Tag » domestic violence
Domestic violence has been documented for a long time now. “Femicide” however wasn’t even coined until 1976 when writer Diane Russel used it at a convention in Belgium. Femicide by definition goes beyond crimes committed by former or current partners. It takes into mind violence against women conducted by any male that ends in death such as rape, honor killings, and any crime where the gender of the victim was a factor. Most of the time these kinds of crimes don’t even make it to police records in a way that properly denotes them. Read More
  Last night’s Grammys were full of moving performances, funny and awkward moments, and empowering red carpet interviews—but obviously here at BUST we were on the lookout for feminist moments, and we've narrowed it down to our top five. This last year has shone a lot of light on domestic violence and assault issues, so we’re dedicating our first three moments to the three people that rose to the occasion about brought awareness and empathy to this year's Grammy awards. 1. Read More
  Domestic violence. It is an unbelievably complicated issue. It seems like it should be easy—if you are being abused, leave your abuser—but it’s not.  Approaching abuse with that attitude is called victim blaming; it places the responsibility for resolving an abusive situation on the victim of the abuse, rather than holding the abuser responsible for his/her/zir actions.  Ending an abusive relationship is complicated. Read More
Baltimore Ravens running back Ray Rice was caught on camera, dragging the unconscious body of his girlfriend Janay Palmer out of an Atlantic City casino elevator. In the video, Palmer is limp, and though Rice tries repeatedly to prop her body up, she continues to fall to the ground.  Now he has been suspended for two games. I’m sorry, what? Two games? That is an insultingly brief suspension!  The NFL maintains that the punishment is, in fact, quite stringent. It’s going to cost him around $700,000—of his $15 million signing bonus.  No. Not acceptable. Read More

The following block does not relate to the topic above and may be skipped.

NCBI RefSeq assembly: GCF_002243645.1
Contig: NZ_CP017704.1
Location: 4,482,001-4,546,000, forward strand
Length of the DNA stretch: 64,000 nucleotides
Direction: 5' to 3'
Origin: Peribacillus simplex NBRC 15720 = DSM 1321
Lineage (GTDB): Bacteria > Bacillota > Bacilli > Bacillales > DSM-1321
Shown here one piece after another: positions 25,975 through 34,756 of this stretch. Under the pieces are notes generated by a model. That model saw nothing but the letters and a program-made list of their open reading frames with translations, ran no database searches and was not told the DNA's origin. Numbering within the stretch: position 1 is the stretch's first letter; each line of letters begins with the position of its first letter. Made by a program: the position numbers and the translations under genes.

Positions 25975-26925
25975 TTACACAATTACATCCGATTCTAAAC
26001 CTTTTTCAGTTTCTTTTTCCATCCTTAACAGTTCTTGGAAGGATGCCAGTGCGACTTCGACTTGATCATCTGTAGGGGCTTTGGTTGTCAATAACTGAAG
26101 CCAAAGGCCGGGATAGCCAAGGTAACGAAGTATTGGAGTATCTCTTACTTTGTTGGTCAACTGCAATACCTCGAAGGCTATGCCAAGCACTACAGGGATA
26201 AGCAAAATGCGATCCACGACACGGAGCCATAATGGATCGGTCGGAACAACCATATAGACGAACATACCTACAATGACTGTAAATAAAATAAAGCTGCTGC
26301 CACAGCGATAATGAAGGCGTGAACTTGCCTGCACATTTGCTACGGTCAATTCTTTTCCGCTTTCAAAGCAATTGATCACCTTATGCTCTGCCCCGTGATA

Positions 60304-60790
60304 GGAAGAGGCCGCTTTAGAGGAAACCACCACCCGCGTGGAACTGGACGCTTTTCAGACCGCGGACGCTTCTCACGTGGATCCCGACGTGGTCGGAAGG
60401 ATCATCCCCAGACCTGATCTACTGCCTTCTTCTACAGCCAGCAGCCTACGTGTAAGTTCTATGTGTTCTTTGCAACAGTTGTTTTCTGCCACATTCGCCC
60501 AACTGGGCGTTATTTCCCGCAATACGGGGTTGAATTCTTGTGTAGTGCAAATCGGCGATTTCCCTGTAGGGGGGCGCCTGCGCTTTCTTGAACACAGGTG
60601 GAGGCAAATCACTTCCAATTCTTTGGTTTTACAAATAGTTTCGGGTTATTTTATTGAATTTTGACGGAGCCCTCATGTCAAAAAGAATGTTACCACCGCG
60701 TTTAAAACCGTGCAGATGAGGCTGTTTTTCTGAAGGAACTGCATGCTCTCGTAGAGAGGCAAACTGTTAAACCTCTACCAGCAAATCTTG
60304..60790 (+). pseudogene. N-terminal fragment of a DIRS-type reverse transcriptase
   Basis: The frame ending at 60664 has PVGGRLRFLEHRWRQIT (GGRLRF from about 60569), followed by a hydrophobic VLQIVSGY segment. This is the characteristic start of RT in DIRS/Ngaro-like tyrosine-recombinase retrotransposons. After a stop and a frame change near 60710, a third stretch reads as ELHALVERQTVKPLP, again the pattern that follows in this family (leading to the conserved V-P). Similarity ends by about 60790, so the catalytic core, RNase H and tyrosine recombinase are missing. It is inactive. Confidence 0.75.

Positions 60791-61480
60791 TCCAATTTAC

Sexual assault, rape, stalking, domestic violence, abuse and sexual coercion are all major problems in our society. They also happen too often, with 1 in 5 women reporting that they have been victims of rape or attempted rape, and 1 in 4 reporting having been beaten by a partner. What’s scary to me, though, isn’t just that statistic. It’s how many women I know who have realized what happened to them well after the fact. Read More
Last weekend, A Voice For Men, an online male activism site which was mentioned in the 2012 Southern Poverty Law Center intelligence report about misogynistic sites, hosted the first ever International Conference on Men’s Issues. Yep. Activists of all genders gathered to talk about the oppression of males in our society.  I’m honestly not sure how to react to this. I spend all day every day blogging about the oppression that women face on a day-to-day basis, and yet there are enough people who think of women as the oppressors that they populated a conference. Read More
Hopefully if you are reading this, you are close to the ground, safely seated, and at low risk for heart attacks and strokes, because I have the best news since nutella French toast became an acceptable breakfast choice. This Sunday, you better scarf down your brunch, because at 3 pm, the 8 hour long Law and Order SVU marathon commences. This, however, is not the ordinary SVU run that can be commonly found on pretty much any channel at any time of the day. Read More
Fashion is a powerful form of self-expression. For better or worse, people make assumptions about our personality by how we present ourselves. We’re okay with parading around in oversized tees with cute cats shooting lasers out of their eyes, our favorite band’s merch, and basically being walking advertisements for brands, so why not make political statements with our dress? Instead of having a dead-end conversation about your love for ironically tacky animal apparel, start a meaningful discussion with one of these t-shirts from prinkshop. Read More
In honor of Sexual Assault Awareness and Prevention month, Mariska Hargitay, the beautiful, bad ass actor and activist famous for her role as Detective Olivia Benson, has joined forces with USA Network to say "NO MORE" to sexual assault and domestic violence. In collaboration with Hargitay's foundation, Joyful Heart, the “No More” public awareness campaign, and the cast of "Law & Order: Special Victims Unit", USA will be holding a 16-hour "No More Excuses" marathon on Sunday, April 27th from 10am-2am ET, to galvanize awareness for sexual assault and domestic violence. Read More